Event thought its distributing versions of its Windows 10 operating system to anyone and everyone who wants to try them, it wasn’t until this week that Microsoft revealed a Windows 10 for phones feature that wasn’t just a rehash of something it’d done before. On stage at its developer conference Microsoft showed a new feature that’ll allow users to turn their smartphones into Windows Desktop PCs.
The feature that lets Windows 10 for Phones morph into Desktop PCs isn’t completely new to Windows 10. In fact, it’s the Continuum feature that lets Windows 10 2-in-1s and tablets switch in and out of Tablet Mode when no keyboard is detected. On stage during the BUILD 2015 keynote, Microsoft executive Joe Belfiore showed off what he called Continuum for Phones.
Continuum for Phones works the same way as it does on other versions of Windows 10. Connect a Windows 10 phone to an external display and a Desktop interface complete with all of their phone’s apps displays on the screen. Users have to pair their phone with a Bluetooth keyboard, but can use their smartphone’s screen as a touchpad replacement.
Instead of downloading new versions of their apps, Microsoft says Windows 10 phone owners won’t need to do any extra setup on their part for this experience. For Windows 10, Microsoft is rolling out new apps that adapt to different screen sizes and input methods. The same apps that are running on Windows 10 phones are the same apps that are running on Windows 10 notebooks, desktops and tablets.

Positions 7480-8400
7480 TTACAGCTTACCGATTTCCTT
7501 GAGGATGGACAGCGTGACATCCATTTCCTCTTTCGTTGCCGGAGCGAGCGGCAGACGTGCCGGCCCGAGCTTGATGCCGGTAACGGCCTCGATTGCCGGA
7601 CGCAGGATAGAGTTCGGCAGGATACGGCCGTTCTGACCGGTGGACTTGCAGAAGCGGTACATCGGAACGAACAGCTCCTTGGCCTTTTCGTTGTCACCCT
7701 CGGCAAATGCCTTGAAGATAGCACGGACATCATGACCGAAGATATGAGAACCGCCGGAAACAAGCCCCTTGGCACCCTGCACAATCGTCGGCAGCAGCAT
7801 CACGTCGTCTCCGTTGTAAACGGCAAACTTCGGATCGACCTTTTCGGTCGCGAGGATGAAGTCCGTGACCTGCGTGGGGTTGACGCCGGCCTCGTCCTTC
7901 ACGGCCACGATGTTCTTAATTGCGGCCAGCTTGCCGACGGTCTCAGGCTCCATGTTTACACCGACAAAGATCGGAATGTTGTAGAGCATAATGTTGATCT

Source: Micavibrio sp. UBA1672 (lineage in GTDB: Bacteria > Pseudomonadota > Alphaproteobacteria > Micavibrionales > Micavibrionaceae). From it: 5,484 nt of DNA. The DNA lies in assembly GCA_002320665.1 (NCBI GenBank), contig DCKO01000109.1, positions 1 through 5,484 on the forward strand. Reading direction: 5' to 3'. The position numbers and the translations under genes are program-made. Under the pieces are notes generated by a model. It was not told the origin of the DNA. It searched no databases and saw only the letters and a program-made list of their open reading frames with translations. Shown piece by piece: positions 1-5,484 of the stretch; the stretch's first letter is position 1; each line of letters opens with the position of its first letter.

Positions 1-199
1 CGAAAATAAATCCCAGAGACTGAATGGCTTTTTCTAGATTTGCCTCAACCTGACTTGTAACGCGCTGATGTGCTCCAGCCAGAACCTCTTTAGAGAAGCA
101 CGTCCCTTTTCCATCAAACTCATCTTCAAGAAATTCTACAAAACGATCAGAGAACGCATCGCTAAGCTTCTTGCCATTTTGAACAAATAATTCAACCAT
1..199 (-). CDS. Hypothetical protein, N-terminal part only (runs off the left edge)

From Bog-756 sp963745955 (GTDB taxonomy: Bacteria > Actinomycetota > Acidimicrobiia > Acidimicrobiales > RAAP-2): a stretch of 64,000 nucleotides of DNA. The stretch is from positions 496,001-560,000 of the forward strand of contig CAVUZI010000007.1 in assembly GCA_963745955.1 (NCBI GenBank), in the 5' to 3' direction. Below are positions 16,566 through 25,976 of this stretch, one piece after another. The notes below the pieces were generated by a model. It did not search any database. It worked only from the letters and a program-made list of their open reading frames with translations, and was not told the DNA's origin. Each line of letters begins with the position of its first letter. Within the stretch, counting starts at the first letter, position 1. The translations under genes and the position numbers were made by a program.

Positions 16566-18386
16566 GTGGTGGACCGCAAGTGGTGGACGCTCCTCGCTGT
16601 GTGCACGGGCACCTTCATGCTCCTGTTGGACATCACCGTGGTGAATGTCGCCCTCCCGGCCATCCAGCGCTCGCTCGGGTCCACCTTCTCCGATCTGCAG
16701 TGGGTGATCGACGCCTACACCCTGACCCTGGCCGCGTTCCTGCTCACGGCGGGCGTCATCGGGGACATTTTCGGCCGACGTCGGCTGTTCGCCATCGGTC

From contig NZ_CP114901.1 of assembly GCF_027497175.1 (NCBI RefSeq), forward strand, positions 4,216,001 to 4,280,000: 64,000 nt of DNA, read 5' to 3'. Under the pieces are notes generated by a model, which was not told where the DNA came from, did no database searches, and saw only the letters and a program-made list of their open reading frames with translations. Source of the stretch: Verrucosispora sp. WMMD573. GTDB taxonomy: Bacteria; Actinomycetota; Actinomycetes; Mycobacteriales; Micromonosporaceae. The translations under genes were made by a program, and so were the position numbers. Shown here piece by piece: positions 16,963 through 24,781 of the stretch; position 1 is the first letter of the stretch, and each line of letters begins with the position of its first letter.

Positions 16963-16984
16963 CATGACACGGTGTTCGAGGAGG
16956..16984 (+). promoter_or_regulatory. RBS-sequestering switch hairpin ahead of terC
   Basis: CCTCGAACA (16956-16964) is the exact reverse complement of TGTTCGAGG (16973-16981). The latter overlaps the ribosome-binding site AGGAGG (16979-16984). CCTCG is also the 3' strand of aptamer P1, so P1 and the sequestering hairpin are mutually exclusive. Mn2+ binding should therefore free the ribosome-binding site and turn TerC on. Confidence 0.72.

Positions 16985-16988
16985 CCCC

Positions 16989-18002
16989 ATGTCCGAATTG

Unfortunately, there appear to be two drawbacks with Continuum for Windows 10 phones. First, none of the Windows Phones running Windows Phone 8.1 today will get this feature. Belfiore says during his keynote address that this is because devices need dual display support, something no current Windows Phone has. Second, Windows 10 phones are only able to run apps downloading from Microsoft’s own Windows Store.
Still, Continuum on Windows 10 phones is Microsoft at its most interesting. At the same time as its trying to win back Desktop users and build its tablet and convertible user base, it’s also betting on a new computing paradigm that could change how a lot of the world gets work done and lives life. Large swaths of people have no need for a notebook or Desktop computer. These people own a smartphone and they need it to handle as much of their life as they can. It’s as if Microsoft is working on two kinds of convertibles at the same time. It’s Surface and Surface Pro are Windows notebooks that look like tablets. Some Windows 10 phones will be smartphones that can replace desktops PCs.
Apple is hoping that iPhone users who don’t want a notebook and are always mobile will invest in iPad and accessories. Google’s tries to appeal to the same users with Chrome OS running on low-cost machines that are perfectly priced for the developing world.
At the same keynote that it showed off Continuum for Windows phones, Microsoft also announced it was stepping up support for developers in a big way. Besides convincing developers to create Windows apps that can scale from smartphone to tablets and PCs, Microsoft announced that Windows 10 phones would have an Android subsystem that allows them to run Android apps with minimal code changes from developers. In fact, Microsoft has added hooks to match a lot of what’s available to developers on Android devices. Microsoft is also making it easier for iOS developers to get their apps on Windows 10 phones too.
Phones running Windows 10 are expected to arrive later this year.
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